72 days that shaped South Africa (4)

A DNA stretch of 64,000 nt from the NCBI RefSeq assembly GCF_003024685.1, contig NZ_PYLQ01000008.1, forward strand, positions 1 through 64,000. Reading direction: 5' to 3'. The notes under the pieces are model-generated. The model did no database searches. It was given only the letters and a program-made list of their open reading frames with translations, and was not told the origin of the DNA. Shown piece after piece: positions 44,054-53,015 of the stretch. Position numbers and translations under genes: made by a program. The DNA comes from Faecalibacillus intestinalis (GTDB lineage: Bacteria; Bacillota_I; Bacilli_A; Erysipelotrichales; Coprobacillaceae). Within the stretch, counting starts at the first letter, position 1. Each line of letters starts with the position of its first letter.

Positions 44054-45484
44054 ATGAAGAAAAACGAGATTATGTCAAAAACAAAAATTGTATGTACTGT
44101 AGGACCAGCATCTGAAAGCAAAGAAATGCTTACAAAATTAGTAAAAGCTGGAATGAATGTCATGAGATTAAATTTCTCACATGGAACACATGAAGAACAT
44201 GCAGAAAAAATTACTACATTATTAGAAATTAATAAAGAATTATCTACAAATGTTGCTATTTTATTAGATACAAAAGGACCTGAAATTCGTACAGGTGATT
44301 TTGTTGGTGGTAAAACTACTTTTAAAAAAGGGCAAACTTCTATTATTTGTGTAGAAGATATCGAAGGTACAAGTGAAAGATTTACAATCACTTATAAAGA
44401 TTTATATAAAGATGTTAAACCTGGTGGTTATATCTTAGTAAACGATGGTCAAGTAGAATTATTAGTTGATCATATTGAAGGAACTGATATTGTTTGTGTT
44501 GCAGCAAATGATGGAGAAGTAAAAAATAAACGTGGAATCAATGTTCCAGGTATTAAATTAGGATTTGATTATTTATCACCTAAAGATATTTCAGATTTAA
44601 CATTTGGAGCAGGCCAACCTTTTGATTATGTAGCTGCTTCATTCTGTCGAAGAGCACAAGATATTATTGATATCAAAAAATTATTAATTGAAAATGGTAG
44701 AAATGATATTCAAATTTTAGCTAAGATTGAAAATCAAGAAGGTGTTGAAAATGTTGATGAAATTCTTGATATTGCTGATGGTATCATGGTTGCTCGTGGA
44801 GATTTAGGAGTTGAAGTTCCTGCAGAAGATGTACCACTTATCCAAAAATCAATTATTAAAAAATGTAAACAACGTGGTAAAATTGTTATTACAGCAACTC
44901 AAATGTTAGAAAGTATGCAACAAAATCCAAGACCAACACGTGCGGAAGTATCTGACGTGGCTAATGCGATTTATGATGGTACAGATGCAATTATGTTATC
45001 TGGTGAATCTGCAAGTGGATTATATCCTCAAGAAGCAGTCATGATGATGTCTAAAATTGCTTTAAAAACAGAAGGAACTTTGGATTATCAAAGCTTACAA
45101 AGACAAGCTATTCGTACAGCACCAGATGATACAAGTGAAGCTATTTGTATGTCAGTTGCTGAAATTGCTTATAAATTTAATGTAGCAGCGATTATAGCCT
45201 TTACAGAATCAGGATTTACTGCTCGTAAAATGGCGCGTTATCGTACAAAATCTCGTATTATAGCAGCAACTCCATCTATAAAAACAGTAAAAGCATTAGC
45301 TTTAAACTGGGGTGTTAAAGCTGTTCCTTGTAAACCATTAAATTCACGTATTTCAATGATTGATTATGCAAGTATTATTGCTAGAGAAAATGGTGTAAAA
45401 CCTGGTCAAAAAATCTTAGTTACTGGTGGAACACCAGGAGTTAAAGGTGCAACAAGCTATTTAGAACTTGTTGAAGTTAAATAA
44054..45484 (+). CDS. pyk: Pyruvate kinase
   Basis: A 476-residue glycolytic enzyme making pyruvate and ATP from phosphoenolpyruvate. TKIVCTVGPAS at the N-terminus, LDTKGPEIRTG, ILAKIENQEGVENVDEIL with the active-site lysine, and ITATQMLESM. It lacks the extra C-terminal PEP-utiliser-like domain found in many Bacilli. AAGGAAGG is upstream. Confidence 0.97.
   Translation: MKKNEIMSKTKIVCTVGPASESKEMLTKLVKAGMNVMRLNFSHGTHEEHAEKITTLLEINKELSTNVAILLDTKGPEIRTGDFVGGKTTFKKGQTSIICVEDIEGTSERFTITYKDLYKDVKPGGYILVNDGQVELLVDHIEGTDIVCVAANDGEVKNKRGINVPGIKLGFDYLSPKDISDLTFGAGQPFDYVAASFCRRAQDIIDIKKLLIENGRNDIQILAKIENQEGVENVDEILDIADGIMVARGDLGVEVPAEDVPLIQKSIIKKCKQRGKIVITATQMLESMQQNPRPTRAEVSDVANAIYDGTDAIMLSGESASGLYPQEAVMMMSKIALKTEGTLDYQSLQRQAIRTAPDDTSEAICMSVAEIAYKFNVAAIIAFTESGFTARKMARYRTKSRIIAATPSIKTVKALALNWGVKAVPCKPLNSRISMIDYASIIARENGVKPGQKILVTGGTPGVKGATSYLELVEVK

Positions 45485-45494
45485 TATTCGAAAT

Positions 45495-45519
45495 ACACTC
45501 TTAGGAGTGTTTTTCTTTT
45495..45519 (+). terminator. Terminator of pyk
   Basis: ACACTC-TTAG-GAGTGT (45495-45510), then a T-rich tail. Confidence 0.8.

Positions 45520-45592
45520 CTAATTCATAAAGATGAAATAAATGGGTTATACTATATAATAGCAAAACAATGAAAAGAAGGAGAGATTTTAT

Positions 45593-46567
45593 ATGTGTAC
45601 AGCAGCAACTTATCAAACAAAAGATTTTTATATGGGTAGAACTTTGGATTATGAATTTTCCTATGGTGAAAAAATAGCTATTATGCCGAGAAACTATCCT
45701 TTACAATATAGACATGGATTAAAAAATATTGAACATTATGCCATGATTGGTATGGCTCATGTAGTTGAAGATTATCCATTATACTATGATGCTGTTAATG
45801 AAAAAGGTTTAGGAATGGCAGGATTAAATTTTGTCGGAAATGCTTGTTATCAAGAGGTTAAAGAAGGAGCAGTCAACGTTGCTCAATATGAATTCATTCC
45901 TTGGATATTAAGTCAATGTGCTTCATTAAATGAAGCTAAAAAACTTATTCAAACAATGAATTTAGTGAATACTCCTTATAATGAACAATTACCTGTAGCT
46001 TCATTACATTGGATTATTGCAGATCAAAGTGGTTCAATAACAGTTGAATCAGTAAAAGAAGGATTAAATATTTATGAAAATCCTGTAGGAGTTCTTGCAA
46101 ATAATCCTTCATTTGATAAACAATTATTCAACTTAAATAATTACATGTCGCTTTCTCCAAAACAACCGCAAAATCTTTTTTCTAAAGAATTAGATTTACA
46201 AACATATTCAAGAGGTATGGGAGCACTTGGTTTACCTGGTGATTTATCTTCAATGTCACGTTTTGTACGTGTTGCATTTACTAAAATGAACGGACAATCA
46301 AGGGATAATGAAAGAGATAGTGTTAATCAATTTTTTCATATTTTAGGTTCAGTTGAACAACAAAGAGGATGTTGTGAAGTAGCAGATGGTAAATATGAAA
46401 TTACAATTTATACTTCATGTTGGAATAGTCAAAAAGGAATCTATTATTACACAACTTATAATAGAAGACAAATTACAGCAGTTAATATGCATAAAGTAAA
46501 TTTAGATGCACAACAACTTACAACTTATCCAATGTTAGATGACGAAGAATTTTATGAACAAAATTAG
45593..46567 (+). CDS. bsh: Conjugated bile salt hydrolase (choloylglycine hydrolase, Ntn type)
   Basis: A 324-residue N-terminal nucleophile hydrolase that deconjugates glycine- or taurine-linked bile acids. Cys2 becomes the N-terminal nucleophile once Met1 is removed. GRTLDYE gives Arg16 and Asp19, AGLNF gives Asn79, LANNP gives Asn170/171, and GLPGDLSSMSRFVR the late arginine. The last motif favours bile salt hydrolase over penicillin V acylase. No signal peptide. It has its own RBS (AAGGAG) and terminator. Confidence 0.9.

first_imgJust how “miraculous” was South Africa’s transition from apartheid to democracy? How close did the country really come to civil war?Check out our press clipping snapshots of the 72 days leading up to Nelson Mandela’s inauguration as SA’s first democratically elected President – and see how heavily the odds were stacked against “the rainbow nation”.21 MARCH 1994IFP plans poll protestThe Inkatha Freedom Party has rejected an initiative by President De Klerk to bring it into the election and is instead planning a campaign of opposition to the Interim Constitution and next month’s election.Tensions in KwaZulu/Natal continued to soar at the weekend with sporadic outbreaks of violence and both the IFP and ANC announcing steps designed to gain strategic advantage in the province.The Star, Monday 21 March 1994He’s tuning in to ParliamentParliament’s austere corridors might soon be reverberating to the rhythmic reggae beat if James Mange can muster enough fans.The dreadlocked Mange, with his colourful history in struggle politics and music, has resurfaced as leader of the Sports Organisation for Collective Contribution and Equal Rights (SOCCER) Party.The Rastafarian commando spent 13 years on Robben Island after being sentenced to death in 1979 along with 11 others for high treason.Once free he set about establishing a musical career.But politics is in his bones, he says, and he has found a way to marry his two loves and hopefully take them into the realm of government in the new South Africa.The Star, Monday 21 March 199422 MARCH 1994TEC bid to take control in KwaZuluThe Transitional Executive Council (TEC) is considering a series of steps, including giving the SAP jurisdiction over KwaZulu and considering government’s financial obligations to the territory, to ensure free political activity in the region in the five weeks leading up to the elections.At the same time, Independent Electoral Commission (IEC) chairman Judge Johann Kriegler is trying to secure “an inclusive commitment” to free and fair elections from President FW de Klerk, ANC president Nelson Mandela, Inkatha Freedom Party president Mangosuthu Buthelezi, and Zulu King Goodwill Zwelithini.Business Day, Tuesday 22 March 199421 die as prisons eruptA cell fire killed 21 prisoners at the Queenstown Prison yesterday as the countrywide protest by prisoners for the right to vote escalated.And the mood at the majority of prisons around the country was described as “tense and volatile” by prison authorities today.At Maritzburg Prison about 2 000 prisoners broke out of their cells and toyi-toyied in the courtyards.By last night, 3 000 prisoners were also on hunger strike countrywide. These included 614 at East London, 29 at Krugerdorp, 148 at Port Shepstone, 16 at Pollsmoor (Cape Town) and 210 at Brandviel.The Star, Tuesday 22 March 1994Bomb wrecks NP officesA powerful bomb wrecked through the offices of the National Party in Right-wing Ventersdorp last night.A police spokesman confirmed that the explosion caused large-scale damage to the building which houses the offices.The Citizen, Tuesday 22 March 199423 MARCH 1994TEC takes over Ciskei as Gqozo quitsCiskei military leader Brigadier Oupa Gqozo resigned last night as the SADF was deployed along the homeland’s border in readiness to help quell a revolt by public servants and police.The Transitional Executive Council (TEC) said it would appoint two administrators to govern Ciskei until the election, after Gqozo contacted Foreign Minister Pik Botha and offered to step down. He asked SA to intervene and restore control.Defence Minister Kobie Coetzee said troops had been placed on full alert along Ciskei’s border and could be deployed at short notice to “calm the situation”.Business Day, Wednesday 23 March 199424 MARCH 1994Chaos in homelandsBisho – As wildcat strikes by public servants spread throughout Ciskei today, the big question is which way the Ciskei Defence Force will go. The CDF boycotted talks in King William’s Town yesterday called by the South African government and the Transitional Executive Council to smooth the way for the peaceful reincorporation of the homeland into South Africa following the resignation of Oupa Gqozo as president.The Star, Thursday 24 March 199425 MARCH 1994More troops for Natal?Durban – State President De Klerk said yesterday that SA Defence Force troops could be deployed more widely in war-torn Natal and KwaZulu, where political fighting has reached almost unprecedented levels five weeks before the April election.The Citizen, Friday 25 March 199426 MARCH 1994Marching to PretoriaThousands of right-wingers started gathering at Radio Pretoria last night for a massive show of right-wing strength today.As the city prepared for an invasion by up to 25 000 marchers, businesses and security forces said they were ready for any eventuality.Afrikaner Volkstaat and Conservative Party leader Ferdi Hartzenberg is scheduled to address the marchers at Church Square on Hoofstad Dag (Capital Day) and proclaim Pretoria the capital of a right-wing volkstaat.Weekend Star, Saturday 26 March 1994KwaZulu on the agendaKwaZulu Chief Minister Mangosuthu Buthelezi meets President de Klerk this weekend for talks that will weigh heavily on contingency planning for strife-torn KwaZulu/Natal.The discussions come amid increasing government speculation that an election in the region could be postponed.Weekend Star, Saturday 26 March 199427 MARCH 1994Nuclear scientists threaten to tell allDisgruntled South African nuclear and rocket scientists are threatening to expose closely guarded secrets about the country’s arms programme unless they are paid R4.5-million in retrenchment benefits.A spokesman claiming to represent 16 scientists admitted this week that the threat amounted to blackmail.“We want a settlement, but negotiation has failed and we don’t want to have to take this to the industrial court. Our disclosures will prove embarrassing for Armscor, Denal (an off-shoot of Armscor) and the Nationalist government”, he warned.Sunday Times, Sunday 27 March 1994The story continued …1 – 6 March 19947 – 13 March 199414 – 20 March 199421 – 27 March 199428 March – 3 April 19944 – 10 April 199411 – 17 April 199418 – 24 April 199425 April – 1 May 19942 – 8 May 19949 – 11 May 1994Research, photos: Ndaba DlaminiWould you like to use this article in your publication or on your website? See: Using SAinfo materiallast_img read more